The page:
But this offering from Hyundai never had airbags, ABS, EBD, etc. IMO its a good city car but probably not the safest around.
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Old 4th November 2015, 11:59   #165
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Originally Posted by sun_king View Post
With all due respects, showroom and workshop folks go creative when you ask them a difficult question. (http://www.team-bhp.com/forum/indian...alerships.html (Comedy of Errors at Indian Dealerships)). It does not mean that they are right.

I did a quick check, 2007 City ZX weighed 1070 kg, 2012 NHC V is 1100 kg. I am not pointing out to an actual 30 kg weight increase between two comparable models, but just stating that no massive weight gains occurred between these models.

And statements like "has removed a few major components from the chassis to make their cars lighter" are the ones that need a bigger pinch of salt. Usually minor components are removed, major ones are retained for obvious reasons!



The Honda's front is designed to mitigate pedestrian injury and hence is expected to deform severely on frontal impact. It is by design. This need not translate to reduced protection for the occupants. I'd be proud to say that I'd rather have this feature than a bull bar that can rip open a concrete pillar.
AFAIK, all modern cars are designed to absorb force of impact in an event of collision with a ped, not just Honda. All EU Ncap tested cars go through pedestrian impact tests and all 5 star cars are as safe for pedestrians as a Brio. This doesn't give them any excuse for the pathetic build quality. My cousin used to drive a Jazz in UK. The first thing she said when she got into my City was that why does my car feel so flimsy.
And why would you need pedestrian impact safety at the rear?
Quote:
Originally Posted by outdoorlover View Post
I think we continue equating metal weight with car safety. This has to change as technology has moved. If this were true, TATA and Mahindra would've topped all NCAP test ratings! The type of high tensile steel used, design and execution of impact absorbing crumple zones etc are meant to reduce damage to occupants as well as pedestrians. Pedestrian safety is ensured by designing cars in such a way that they don't harm humans if you run over them. The gauge of steel is one of the ways to do it but majority of it depends on the design.
Modern cars are getting heavier and the only reason is safety and emissions. The mahindra's are built in an old school way hence the hefty weight. For example, a F10 BMW 5 series is a lot heavier than a E39 even with a lot of aluminum in its body. Sadly the reverse is happening in India.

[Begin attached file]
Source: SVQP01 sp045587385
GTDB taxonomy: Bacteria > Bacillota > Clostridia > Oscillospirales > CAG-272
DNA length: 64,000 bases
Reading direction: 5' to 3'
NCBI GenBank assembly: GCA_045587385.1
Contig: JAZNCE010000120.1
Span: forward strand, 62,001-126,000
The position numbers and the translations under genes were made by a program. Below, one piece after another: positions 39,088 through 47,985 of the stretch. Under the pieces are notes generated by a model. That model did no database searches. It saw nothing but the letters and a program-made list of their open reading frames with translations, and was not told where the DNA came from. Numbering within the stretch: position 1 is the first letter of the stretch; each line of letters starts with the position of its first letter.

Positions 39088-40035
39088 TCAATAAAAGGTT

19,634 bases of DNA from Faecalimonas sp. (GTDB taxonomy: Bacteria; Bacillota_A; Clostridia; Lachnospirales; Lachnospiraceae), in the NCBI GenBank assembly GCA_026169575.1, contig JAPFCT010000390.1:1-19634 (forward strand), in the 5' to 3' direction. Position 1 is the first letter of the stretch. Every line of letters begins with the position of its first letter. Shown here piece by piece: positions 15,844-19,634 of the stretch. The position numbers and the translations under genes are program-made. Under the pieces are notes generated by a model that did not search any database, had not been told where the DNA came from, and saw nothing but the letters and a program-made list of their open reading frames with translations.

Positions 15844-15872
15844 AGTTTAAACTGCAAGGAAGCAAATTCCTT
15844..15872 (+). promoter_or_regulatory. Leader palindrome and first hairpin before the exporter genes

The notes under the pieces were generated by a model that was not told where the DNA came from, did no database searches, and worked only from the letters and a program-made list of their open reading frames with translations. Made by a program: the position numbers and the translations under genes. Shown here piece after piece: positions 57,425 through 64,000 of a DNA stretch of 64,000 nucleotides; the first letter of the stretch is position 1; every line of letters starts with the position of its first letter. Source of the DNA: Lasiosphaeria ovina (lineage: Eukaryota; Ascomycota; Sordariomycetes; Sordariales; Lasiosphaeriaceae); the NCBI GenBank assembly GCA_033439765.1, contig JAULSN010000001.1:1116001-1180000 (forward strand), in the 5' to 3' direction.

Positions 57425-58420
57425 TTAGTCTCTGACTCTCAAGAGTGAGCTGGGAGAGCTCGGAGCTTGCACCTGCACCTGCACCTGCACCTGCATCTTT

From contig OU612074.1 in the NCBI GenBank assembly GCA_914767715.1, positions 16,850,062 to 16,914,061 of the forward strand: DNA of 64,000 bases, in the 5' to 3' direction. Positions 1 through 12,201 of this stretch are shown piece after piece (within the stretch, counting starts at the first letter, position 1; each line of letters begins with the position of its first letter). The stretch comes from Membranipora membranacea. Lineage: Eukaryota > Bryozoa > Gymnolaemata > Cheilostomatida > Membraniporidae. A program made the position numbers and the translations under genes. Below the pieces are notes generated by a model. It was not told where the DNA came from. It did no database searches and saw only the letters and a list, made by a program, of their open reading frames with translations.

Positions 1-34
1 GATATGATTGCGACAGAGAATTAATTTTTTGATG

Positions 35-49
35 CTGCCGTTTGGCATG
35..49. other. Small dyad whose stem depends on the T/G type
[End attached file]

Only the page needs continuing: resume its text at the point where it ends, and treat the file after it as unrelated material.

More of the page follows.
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"Numerous structural components deleted in the name of cost cutting" : do you have anything factual to prove such a statement ?
No proof as of yet but my personal experience with this " G-Con" car has given me my benefit of doubt. Why don't you tour the body shop once? Might sound like "in the air advice" when we can't judge how hard was the hit but you will observe that these cars crumple too easily even if they have the so called crumple zones.

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Originally Posted by carwatcher View Post
You are missing one crucial point vehemently argued on TBhp in defense of Honda that the car is designed like that. It is supposed to crumble in the interest of Pedestrian safety.
I am confused as to this is entirely correct reason or a justification.

Also one incident comes to my mind when some relative of Fardeen Khan died in Delhi in a road accident while sitting on the rear seat and was hit by Swift or Dzire from the rear. Mind you the City isn't a hatch.
Already answered that ped safety thing before.
And that Fradeen Khan case isn't alone. I've come across a lot of 3rd Gen Ivtec's which have been squished from behind,mine included. I guess they have a natural tendency to turn into Jazz.

Quote:
Originally Posted by Vik0728 View Post
Hey suresh, my first car was a Hyundai Santro Xing and have had loads of memories with this pocket rocket.

Coming to the safety aspect, well I am really unsure if it would even fare past 2 stars in today's NCAP ratings. In comparison to its 'The-Then' competitors, Santro was quite well built and put together.

But this offering from Hyundai never had airbags, ABS, EBD, etc. IMO its a good city car but probably not the safest around.
Safest car in that class was probably the Matiz as far as I remember.